I got a response on instagram to yesterday’s blog post & subsequent story post about the prominent buyers in the market right now, and why they’re dictating the demand side of market equilibrium. The question was:
buy now or wait it out?
My response was pretty diplomatic.
“It depends what you’re buying and where, give me some context!”
The inquisitor said they’re flexible, and looking for a detached home under $600,000.
I can find this house, and I should, because it’s a good investment for my client. The client went on to express concern that things are “high already and the market isn’t going to go up much from now.”
This blog is designed to explore that logic a little bit. Here’s what we’re going to go through:
- What is the price floor?
- Why does it matter?
- Why is the price floor moving up?
- How you can leverage the price floor to make a sensible investment.
1. The price floor of the real estate market
The price floor is most easily represented by the place where a property has zero or less-than-zero utility. This could be an unserviced building lot or a condemned property in some markets unexplored by speculators (there are few of these remaining.) In a more exploited market, it is typically represented by the most affordable home you can purchase to avoid rental.
In more urban markets, the price floor is broken by alternative styles of ownership tenure, namely condominiums. This creates a whole subsection of the market, which I’ll have to explore in another post.
2. Why does the price floor matter?
The price floor matters because, in a normal market, it’s the driving factor of growth. Think of it like minimum wage. As minimum wage increases, (theoretically) wage should increase proportionately to it, ignoring the intimate role of inflation and a host of other factors I’m unqualified to talk about. There are a lot of nuances in the evaluation of this using multivariable regression, all of which play a role. This are worth being aware of, but not worth over-evaluating, because they’re completely outside of the scope of control of consumer behaviour as it pertains to supply & demand equation:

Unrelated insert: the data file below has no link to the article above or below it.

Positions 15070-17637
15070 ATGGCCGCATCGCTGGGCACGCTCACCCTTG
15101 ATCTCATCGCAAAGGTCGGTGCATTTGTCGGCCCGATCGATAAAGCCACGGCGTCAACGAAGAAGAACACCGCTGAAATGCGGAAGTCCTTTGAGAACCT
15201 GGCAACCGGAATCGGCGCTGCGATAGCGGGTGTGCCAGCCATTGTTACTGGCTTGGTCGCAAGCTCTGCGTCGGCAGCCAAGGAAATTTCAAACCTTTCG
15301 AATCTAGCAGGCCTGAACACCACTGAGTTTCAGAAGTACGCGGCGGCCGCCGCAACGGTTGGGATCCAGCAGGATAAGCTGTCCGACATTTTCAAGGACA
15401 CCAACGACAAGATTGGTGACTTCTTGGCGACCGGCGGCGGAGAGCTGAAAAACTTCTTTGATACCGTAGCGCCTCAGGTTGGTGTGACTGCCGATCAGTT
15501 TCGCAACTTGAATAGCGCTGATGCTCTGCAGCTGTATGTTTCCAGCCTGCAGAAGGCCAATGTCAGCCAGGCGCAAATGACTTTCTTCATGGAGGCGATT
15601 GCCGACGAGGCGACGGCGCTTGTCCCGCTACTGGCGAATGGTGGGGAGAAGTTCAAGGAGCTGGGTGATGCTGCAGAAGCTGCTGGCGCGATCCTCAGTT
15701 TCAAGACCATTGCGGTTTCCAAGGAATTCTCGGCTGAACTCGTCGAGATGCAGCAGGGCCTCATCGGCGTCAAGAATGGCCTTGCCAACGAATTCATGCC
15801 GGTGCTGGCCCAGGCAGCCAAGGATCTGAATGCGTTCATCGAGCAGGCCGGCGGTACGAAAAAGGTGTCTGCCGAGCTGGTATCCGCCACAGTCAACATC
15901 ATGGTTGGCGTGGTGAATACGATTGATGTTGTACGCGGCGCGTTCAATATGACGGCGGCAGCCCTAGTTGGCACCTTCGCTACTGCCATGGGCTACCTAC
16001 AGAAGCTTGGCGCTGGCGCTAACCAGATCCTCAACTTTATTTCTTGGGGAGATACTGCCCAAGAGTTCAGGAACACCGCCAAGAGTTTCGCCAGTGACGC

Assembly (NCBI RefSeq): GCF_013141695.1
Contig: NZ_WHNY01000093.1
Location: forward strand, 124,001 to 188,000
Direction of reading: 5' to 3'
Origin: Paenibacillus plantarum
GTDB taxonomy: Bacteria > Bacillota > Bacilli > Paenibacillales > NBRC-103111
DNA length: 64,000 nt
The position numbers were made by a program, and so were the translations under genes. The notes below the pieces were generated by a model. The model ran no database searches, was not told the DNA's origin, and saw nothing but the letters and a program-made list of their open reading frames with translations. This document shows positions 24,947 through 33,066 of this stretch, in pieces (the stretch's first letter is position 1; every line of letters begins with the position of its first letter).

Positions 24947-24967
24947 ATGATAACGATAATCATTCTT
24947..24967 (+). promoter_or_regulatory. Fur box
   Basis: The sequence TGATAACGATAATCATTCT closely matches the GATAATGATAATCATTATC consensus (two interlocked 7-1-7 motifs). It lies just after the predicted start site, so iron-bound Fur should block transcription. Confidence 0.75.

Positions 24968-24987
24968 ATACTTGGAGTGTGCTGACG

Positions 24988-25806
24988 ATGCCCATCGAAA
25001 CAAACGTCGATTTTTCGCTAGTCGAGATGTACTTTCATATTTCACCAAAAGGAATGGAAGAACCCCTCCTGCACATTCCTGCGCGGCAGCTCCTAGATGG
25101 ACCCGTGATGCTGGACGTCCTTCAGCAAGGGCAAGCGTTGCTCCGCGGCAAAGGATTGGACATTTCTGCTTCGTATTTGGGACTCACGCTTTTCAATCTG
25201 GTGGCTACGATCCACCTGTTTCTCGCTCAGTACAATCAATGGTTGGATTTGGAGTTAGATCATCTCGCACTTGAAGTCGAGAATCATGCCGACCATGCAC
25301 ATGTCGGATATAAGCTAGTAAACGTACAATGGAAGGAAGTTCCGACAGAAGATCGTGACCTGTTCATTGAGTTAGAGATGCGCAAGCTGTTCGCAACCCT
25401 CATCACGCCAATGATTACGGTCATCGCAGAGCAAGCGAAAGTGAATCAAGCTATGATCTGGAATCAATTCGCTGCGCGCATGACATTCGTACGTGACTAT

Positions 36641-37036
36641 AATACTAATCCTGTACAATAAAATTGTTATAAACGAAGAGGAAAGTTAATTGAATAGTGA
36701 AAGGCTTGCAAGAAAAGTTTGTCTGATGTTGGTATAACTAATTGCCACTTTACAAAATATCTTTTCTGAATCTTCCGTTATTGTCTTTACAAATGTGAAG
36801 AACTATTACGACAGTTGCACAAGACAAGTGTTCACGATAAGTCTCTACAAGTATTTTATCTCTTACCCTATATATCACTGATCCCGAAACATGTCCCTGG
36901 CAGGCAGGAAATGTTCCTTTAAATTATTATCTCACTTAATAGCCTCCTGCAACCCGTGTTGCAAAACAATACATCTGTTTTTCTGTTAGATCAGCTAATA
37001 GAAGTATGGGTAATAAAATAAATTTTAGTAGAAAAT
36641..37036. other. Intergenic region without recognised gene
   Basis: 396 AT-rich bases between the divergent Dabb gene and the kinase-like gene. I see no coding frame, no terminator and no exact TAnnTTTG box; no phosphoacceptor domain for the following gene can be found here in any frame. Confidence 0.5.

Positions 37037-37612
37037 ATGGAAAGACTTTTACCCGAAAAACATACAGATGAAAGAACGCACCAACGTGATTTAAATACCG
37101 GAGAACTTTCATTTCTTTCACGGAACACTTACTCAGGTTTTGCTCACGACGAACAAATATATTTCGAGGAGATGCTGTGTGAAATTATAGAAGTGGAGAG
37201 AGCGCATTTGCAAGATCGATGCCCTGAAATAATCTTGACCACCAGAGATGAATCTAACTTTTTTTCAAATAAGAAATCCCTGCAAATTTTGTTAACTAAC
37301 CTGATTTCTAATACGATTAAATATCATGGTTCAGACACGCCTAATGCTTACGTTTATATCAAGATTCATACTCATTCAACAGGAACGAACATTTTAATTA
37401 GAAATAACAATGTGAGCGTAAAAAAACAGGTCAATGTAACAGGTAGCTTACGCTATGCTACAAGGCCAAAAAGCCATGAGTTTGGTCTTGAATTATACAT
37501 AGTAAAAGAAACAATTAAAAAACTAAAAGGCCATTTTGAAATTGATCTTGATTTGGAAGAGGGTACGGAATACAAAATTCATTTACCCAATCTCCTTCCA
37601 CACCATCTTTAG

- increasing construction costs
- increasing development charges
- inflationary changes as a result of monetary/fiscal policy
- zoning/bylaw policy changes (especially pertaining to servicing land – off-grid living could have a huge impact on this – I’m looking at you, Elon Musk.)
So in regards to that stuff, if you trust your government to make the right decisions, you’ll be ok. Although, not much unlike dying, you don’t really have a choice anyways, so you might as well operate with independence, awareness, and open-mindedness towards financial policy. Social policy? Do your thing. I digress.
3. Why is the price floor moving up right now?
Honestly, I’d have to guess, because I can’t really poll all the buyers, but I think it’s because of a variety of factors, both consumer and policy related:
- 2nd-home buyers, and family-home product, dictated the “boom” market. Due to capital mobility factors and jumping from positive equity positions in the asset they exited, they didn’t suffer too much as a result of it. (Although the looming 5-year renewals on 2017Q1 mortgages may decide that).
- Buyers who were marginalized by the stress test (policy) and the price surge (consumers) now have a level playing field, and are re-entering the market. First time home buyers.
- As some wise old land banker once told you, “they don’t make land any more.”